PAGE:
To transcend the mind and reach the ultimate goal, seekers need the guidance of a satguru, an enlightened master who has followed the path to its natural end and can lead them to the Divine within themselves. Aum Namah Sivaya.

The satguru is the devotee’s spiritual guide and preceptor, friend and companion on the path. Having become religion’s consummation, the satguru can see where others are and know what their next step should be. Nothing is more precious than the first soul-quickening, life-changing shaktipata from a guru. Nothing is more central to spiritual awakening than the progressive dikshas, or initiations, he bestows. A satguru is needed because the mind is so cunning and the ego is a self-perpetuating mechanism. It is he who inspires, assists, guides and impels the shishya toward the Self of himself. The satguru, perfected in his relationship with Siva, administrates the sadhana and tapas that slowly incinerate the seeds of sanchita karmas. It is his task to preside over the annihilation of the shishya’s ego and subconscious dross, all the while guiding the awakened kundalini force so that safe, steady progress can be made from stage to stage. The Agamas affirm, ”Individuals who become, by the grace of Siva, eager to extricate themselves from worldly fetters, obtain initiation from a competent preceptor into the path that leads to Sivasayujya.” Aum Namah Sivaya.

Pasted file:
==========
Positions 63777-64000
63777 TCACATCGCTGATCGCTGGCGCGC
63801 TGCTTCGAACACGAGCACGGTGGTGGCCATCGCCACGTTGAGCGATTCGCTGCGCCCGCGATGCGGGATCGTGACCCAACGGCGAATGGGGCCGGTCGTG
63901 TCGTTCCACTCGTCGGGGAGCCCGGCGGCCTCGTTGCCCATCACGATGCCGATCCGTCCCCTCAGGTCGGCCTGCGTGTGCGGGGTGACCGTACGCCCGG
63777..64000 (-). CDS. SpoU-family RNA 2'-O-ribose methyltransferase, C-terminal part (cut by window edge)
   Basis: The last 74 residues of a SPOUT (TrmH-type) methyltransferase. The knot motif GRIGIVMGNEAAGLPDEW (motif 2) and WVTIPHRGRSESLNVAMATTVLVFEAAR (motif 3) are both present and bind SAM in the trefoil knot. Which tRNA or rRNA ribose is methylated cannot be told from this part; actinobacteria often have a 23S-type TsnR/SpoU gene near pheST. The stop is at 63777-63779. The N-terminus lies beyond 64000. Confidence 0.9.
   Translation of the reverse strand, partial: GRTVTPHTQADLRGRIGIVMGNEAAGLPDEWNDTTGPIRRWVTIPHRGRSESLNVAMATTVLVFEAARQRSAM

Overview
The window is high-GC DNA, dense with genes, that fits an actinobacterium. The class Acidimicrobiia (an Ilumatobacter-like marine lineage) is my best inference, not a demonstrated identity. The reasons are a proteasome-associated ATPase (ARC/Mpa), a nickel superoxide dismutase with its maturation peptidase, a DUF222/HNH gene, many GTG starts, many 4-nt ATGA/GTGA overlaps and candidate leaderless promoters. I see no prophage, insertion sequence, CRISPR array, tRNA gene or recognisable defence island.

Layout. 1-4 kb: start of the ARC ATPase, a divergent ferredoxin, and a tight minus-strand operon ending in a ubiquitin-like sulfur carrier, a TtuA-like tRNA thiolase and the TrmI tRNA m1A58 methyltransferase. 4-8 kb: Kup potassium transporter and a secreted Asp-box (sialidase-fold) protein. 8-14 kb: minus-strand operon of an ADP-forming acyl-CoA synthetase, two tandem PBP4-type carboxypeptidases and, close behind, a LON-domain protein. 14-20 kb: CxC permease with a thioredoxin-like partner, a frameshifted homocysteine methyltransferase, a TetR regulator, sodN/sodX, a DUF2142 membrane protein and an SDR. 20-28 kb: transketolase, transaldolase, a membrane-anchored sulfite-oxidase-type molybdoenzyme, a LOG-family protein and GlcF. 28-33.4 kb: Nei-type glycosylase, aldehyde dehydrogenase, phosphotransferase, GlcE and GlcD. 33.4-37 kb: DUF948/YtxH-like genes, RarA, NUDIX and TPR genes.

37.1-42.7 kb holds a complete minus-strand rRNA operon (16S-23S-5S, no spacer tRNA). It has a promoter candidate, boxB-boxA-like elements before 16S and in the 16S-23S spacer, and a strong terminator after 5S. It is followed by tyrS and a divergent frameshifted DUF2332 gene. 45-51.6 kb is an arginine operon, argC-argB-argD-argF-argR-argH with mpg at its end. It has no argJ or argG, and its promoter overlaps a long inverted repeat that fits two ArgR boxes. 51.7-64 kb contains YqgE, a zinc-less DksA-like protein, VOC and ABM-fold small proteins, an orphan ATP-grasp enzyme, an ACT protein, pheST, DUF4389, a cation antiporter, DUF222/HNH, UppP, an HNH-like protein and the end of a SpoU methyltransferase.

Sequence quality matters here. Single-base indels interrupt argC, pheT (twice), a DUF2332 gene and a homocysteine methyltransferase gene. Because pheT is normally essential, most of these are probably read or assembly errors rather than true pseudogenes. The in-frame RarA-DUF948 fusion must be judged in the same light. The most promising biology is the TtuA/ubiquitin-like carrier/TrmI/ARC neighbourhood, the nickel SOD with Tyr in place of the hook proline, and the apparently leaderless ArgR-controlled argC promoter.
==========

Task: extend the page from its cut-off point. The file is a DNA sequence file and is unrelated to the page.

The maha vasana daha tantra, a once in a lifetime experience, is the practice of writing down ten pages of memories on lettersize lined paper (about ten words per line, twenty-eight lines, totaling 250-280 words per page) for each year of your life to date and burning them in an ordinary, nonauspicious fire. To begin, put together a collection of ten blank pages for each year of your life. Each page must be carefully marked with the page number, the year and your age at that time. Then set aside at least fifty pages for each of the other four parts of this tantra. As you proceed in your journaling, you will find it necessary from time to time to backtrack or jump ahead to a year when memories pop up related to a certain period. In other words, it’s okay to write about years out of order, especially when old memories arise naturally, but do so on the designated pages. This is the reason for numbering each page in the way suggested above. Each time a page on one of the years has been completed, it must be immediately burned.

After your journaling of ten pages per year is complete, there are five more steps, making six in all. Step two, the ”spot check,” is to scan back through the years of your life and see if there are memories you missed in your previous journaling. These, of course, would be the happy and unhappy experiences, and anything else that comes to mind. The mere remembrance of an experience coming unbidden proves there is still color/sound emotion attached to it. Pay close attention to times when you did not apply the eternal laws of karma, reincarnation and the acknowledgment that Siva is everywhere and in all things. Note the times when you blamed others for what happened to you, when you did not acknowledge all happenings in life as your own creations accomplished in one life or another in the past. Be honest here. It is important to acknowledge when we do and do not put Sanatana Dharma into action in our lives. Be honest; no one is looking. You are the actor on the stage of your own experience, having written the script yourself. Write down those experiences and burn them up as garbage.